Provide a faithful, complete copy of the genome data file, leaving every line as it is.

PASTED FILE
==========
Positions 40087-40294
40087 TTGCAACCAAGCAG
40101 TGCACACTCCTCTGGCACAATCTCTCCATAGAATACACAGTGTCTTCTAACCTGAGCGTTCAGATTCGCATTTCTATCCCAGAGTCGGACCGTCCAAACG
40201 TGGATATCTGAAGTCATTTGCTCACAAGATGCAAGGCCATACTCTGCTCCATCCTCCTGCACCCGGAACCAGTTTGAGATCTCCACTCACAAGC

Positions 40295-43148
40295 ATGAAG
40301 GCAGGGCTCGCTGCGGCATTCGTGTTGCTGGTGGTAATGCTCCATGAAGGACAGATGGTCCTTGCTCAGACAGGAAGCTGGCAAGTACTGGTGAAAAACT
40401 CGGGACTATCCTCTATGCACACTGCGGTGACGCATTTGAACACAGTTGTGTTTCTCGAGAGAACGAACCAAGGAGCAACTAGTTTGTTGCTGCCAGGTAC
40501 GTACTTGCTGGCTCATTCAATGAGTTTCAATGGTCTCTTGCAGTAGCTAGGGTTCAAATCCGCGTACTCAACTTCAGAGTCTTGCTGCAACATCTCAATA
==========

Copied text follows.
Positions 40087-40294
40087 TTGCAACCAAGCAG
40101 TGCACACTCCTCTGGCACAATCTCTCCATAGAATACACAGTGTCTTCTAACCTGAGCGTTCAGATTCGCATTTCTATCCCAGAGTCGGACCGTCCAAACG
40201 TGGATATCTGAAGTCATTTGCTCACAAGATGCAAGGCCATACTCTGCTCCATCCTCCTGCACCCGGAACCAGTTTGAGATCTCCACTCACAAGC

Positions 40295-43148
40295 ATGAAG
40301 GCAGGGCTCGCTGCGGCATTCGTGTTGCTGGTGGTAATGCTCCATGAAGGACAGATGGTCCTTGCTCAGACAGGAAGCTGGCAAGTACTGGTGAAAAACT
40401 CGGGACTATCCTCTATGCACACTGCGGTGACGCATTTGAACACAGTTGTGTTTCTCGAGAGAACGAACCAAGGAGCAACTAGTTTGTTGCTGCCAGGTAC
40501 GTACTTGCTGGCTCATTCAATGAGTTTCAATGGTCTCTTGCAGTAGCTAGGGTTCAAATCCGCGTACTCAACTTCAGAGTCTTGCTGCAACATCTCAATA